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From The Shipman's Tale, lines 365-399:
The merchant asks his wife for the money
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From The Canterbury Tales:
The Shipman's Tale
lines 400-434: The interchangeability of money and sex

400        This wyf was nat afered nor affrayed,
But boldely she seyde, and that anon:
"Marie, I deffie the false monk, daun John!
I kepe nat of his tokenes never a deel;
He took me certeyn gold, that woot I weel, -
405What! Yvel thedam on his monkes snowte!
For, God it woot, I wende, withouten doute,
That he hadde yeve it me bycause of yow,
To doon therwith myn honour and my prow,
For cosynage, and eek for beele cheere
410That he hath had ful ofte tymes heere.
But sith I se I stonde in his disjoynt,
I wol answere yow shortly to the poynt.
Ye han mo slakkere dettours than am I!
For I wol paye yow wel and redily
415Fro day to day, and if so be I faille,
I am youre wyf; score it upon my taille,
And I shal paye as soone as ever I may.
For by my trouthe, I have on my array,
And nat on wast, bistowed every deel;
420And for I have bistowed it so weel
For youre honour, for Goddes sake, I seye,
As be nat wrooth, but lat us laughe and pleye.
Ye shal my joly body have to wedde;
By God, I wol nat paye yow but abedde!
425Forgyve it me, myn owene spouse deere;
Turne hiderward, and maketh bettre cheere."
400        This wife was not astounded nor afraid,
But boldly she spoke up and that anon:
"Marrie, I challenge that false monk, Dan John!
I kept, of all his coins, not one to tell.
He brought me certain gold- that know I well
405What! Ill success upon his friar's snout!
For God knows that I thought, with never a doubt.
That he had given it me because of you,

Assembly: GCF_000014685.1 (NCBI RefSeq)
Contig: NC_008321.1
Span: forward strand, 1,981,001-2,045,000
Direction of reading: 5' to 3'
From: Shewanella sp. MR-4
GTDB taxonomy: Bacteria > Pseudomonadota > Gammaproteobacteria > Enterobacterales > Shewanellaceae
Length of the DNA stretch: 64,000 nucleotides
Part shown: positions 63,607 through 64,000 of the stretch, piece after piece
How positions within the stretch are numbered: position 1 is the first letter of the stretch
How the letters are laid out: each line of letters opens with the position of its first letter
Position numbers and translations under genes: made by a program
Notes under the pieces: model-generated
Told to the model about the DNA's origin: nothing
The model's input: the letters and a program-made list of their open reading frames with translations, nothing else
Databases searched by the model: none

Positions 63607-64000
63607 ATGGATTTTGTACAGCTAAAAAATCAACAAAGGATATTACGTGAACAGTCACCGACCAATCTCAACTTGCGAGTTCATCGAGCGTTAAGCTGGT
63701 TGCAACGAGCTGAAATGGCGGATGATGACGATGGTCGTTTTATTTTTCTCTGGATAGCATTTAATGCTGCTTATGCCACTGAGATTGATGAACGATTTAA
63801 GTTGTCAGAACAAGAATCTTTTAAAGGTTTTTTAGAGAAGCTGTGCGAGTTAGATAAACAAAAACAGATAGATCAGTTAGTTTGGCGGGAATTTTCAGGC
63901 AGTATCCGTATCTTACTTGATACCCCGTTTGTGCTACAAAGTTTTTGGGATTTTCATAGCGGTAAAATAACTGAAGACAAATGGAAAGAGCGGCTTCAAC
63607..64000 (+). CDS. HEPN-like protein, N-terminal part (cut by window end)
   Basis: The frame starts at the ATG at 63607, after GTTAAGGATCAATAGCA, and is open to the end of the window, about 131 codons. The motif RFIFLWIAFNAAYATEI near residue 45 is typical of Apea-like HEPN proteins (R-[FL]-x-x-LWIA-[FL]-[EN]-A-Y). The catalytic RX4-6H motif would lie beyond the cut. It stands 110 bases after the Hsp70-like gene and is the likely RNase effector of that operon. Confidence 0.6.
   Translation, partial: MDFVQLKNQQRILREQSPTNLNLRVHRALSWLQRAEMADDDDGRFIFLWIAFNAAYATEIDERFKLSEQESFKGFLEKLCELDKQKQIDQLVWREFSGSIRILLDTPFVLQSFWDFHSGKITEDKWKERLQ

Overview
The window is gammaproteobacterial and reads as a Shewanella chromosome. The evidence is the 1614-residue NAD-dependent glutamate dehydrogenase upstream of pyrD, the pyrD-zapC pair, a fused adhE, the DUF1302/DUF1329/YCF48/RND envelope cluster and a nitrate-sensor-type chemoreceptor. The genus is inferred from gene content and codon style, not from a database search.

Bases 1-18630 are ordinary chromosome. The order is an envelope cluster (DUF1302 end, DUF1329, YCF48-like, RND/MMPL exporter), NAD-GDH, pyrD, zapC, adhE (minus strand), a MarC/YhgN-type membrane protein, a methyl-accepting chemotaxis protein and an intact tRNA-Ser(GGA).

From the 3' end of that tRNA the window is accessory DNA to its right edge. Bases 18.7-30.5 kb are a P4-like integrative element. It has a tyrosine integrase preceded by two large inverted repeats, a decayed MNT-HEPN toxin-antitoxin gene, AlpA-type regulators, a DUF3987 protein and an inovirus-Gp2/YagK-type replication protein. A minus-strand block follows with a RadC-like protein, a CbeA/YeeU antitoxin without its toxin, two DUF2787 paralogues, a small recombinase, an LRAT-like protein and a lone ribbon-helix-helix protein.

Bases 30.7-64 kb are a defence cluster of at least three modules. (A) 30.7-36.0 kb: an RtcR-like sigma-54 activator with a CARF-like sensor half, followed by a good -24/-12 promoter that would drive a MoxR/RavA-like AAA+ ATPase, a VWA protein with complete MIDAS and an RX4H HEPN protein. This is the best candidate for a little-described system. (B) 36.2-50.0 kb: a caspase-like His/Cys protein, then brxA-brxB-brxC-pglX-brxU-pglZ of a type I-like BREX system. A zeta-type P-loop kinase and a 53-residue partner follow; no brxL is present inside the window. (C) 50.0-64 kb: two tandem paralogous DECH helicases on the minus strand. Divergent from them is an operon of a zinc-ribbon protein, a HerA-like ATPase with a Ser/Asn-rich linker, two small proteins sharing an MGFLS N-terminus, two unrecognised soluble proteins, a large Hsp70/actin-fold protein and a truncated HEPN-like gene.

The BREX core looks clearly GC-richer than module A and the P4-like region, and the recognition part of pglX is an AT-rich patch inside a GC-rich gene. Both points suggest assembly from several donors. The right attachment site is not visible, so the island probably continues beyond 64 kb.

To advance thus my honour, and yours too,
In cousinhood, and for the merry cheer
410That he has found so many a time right here.
But since I see our peace is thus disjoint,
I'll answer you but briefly, to the point.
You have far slacker debtors than am I!
For I will pay you well and readily
415From day to day; and if it be I fail
I am your wife, tally it on my tail,
And I will pay as soon as ever I may.
For by my truth I have, on new array,
And not on rubbish, spent it, every sou.
420And since so well I've spent it, all for you,
All for your honour, for God's sake, I say,
Do not be angry, but let's laugh and play.
My jolly body's yours in pledge," she said,
"By God, I will not pay you, except in bed!
425Forgive me, then, my own sweet husband dear;
Let us be happy now, turn over here!"
       This marchant saugh ther was no remedie,
And for to chide it nere but folie,
Sith that the thyng may nat amended be.
430"Now wyf," he seyde, "and foryeve it thee;
But, by thy lyf, ne be namoore so large.
Keep bet thy good, this yeve I thee incharge."
Thus endeth my tale, and God us sende
Taillynge ynough unto oure lyves ende. Amen.
       This merchant saw there was no remedy,
And, thought he, chiding were but great folly,
Since that the thing might not amended be.
430"Now wife," he said, "I do forgive, you see;
But on your life, don't run so far at large;
Conserve our wealth hereafter, so I charge."
Thus ends my tale, and may the good God send
Tales fair enough until our lives shall end! Amen.

Heere endeth the Shipmannes Tale

Next Next:
From The Shipman's Tale, lines 435-452:
The Host comments on the Shipman's tale and asks the Prioress to tell the next tale